Gulf side, Florida Keys,set along the single road that runs the length of the Keys, palms trees and mangroves line the road, yet up ahead you can easily spot the giant blue sign with the golden highlights, and a little further in, the dolphin and her baby jumping in permanent joy. Dolphin Research Center in the heart of the Keys, sets on Grassy Key, the entrance to the Marathon area, home to a pod of dolphins and small group of sea-lions, and perhaps one of the most beloved spots in the whole of the Keys.
My last visit was in 1996. A week’s stay for DolphinLab, one of their hands-on experiences, but now more than a decade on I’m, returning. Perhaps its my most excited visit while on our vacation in the Keys, perhaps its that DRC had remained so deeply in my heart that I couldn’t wait to stop in. We passed it on our way into Marathon, taking all my strength not to make the right into the parking lot. I did convince Laura to let us visit early, our day was set for the following, walking through the gift shop and swapping stories with the shop staff.
My previous visit had occurred during one of its most historic: a dolphin activist had illegally dumped two former Navy dolphins, Buck and Luther, into the waters off of the Keys. Rescue units were quickly put on alert and soon Luther was back with the Navy in Key West. Buck would be rescued around Vaca Cut near DRC and would return there under their care. We were able to watch the Navy vet check on him, his weakened body for not being able to care for and feed himself, he’d grown weak, but would soon recover under their care. That was a great week, but sadly, I would learn later, Buck hadn’t truly recovered in full, and would die too young, the victim of someone’s personal arrogance and stupidity.
Dolphin Research Center is all about the animals. Once home to Milton Santini’s performing dolphins, who under his care would become the first “Flipper” dolphins, eventually Santini would leave in the wake of the death of his beloved Mitzi. This first “Flipper” dolphin and the 4 others who played Flipper (both males and females played the boy-Flipper, but often females were used as they tend to be “prettier” and with less scares) was dear to the fisherman-trainer and to this day remains buried and memorialized on the DRC property.
Eventually a research station it would be turned over to Mandy Rodriquez and Jayne Shannon-Rodriquez who created Dolphin Research Center. Their passion for dolphins and sea-lions became home to a full pod of animals unable to return to the wild, who would be studied for behavior, training, and other important elements that help with rescues, rehabilitation and releases all around the world. The animals are DRC are either rescues that cannot be returned to the wild for a variety of reasons, who are rescued from land-based shows, or were born at DRC.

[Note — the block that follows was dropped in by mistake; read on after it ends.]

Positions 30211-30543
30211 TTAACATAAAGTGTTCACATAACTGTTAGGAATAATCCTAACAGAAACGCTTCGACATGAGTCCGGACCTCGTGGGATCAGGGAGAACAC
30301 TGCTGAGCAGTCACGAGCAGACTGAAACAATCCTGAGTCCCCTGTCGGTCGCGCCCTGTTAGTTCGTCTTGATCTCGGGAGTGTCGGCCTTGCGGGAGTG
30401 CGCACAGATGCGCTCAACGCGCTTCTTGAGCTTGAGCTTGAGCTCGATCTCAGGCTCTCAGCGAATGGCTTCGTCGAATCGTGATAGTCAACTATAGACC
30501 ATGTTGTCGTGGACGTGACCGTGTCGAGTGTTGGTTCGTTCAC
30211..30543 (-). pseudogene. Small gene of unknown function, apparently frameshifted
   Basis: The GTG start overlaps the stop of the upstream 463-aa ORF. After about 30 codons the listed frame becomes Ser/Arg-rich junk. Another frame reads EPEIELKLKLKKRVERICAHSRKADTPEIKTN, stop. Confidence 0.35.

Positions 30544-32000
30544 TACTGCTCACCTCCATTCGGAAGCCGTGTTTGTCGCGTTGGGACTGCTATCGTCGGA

Their lives are played out in natural lagoons, blasted from the coral many years ago by Santini, a natural environment enhanced with separate lagoon areas, research towers, a fish house, offices, the main building for their gift shop and more. Here research continues, educating the public is done so playfully and with entertainment, and interactions let people have up-close encounters that allow them to come away with a new found appreciation and desire to help and protect dolphins, sea0lions and their environments.
Many changes have occurred since my last visit. So much remains the same. I renewed friendships with almost half the pod: Tursi, the flying, laughing dolphin, Kibby the charmer, Rainbow who I had fed, Sandy who I had done my training session with. Jo is gone, but I’d prepared her food bucket, and Santini, AJ, and Talon who I’d swam with. Gone are Buck who died too soon and another I’d swam with, Stanley. So many memories, so much that still deeply touches my soul.
But that is what is at the heart of DRC. A place that lingers within you. While we visited an older couple walked around asking about a variety of dolphin. It was obvious they were some sort of contributors, seeking their favorites and feeling as important as any of us who’ve given money over the years. DRC is a non-profit, requiring monies from ticket sales and donations and for all who give to DRC, its a place of giving from the heart.
For it is here that the heart is touched so deeply. These are visits and donations that become a part of you. People here become personally involved and giving is a natural reaction. So too is visiting and seeking out that special dolphin or dolphins that have touched your heart.
Dolphin Research Center is open most every day of the year, though does close from time to time to recognize its membership. Memberships are at a variety of price points and offer a chance to make a difference in an animal’s life, educate others, and continue the good works done here.
Interactions are a variety of opportunities from an in-depth week of DolphinLab to short interactions with dolphins or sea-lions such as painting a t-shirt, getting a hug, or playing games. Check their site for the most current offerings, plus pricing and when these open for reservations. Do plan on making reservations. DRC is a very popular place and reservations can close soon after opening, especially during “in season.”
For more on DRC, visit us here at Rori Travels Florida where we’ll share even more. Also, their website for everything from online gift shop to the current pod to how to become involved. And the next time you’re in the Florida Keys, plan to stop and visit DRC and become a part of this wonderful community. ** We were guests of DRC as members of the media.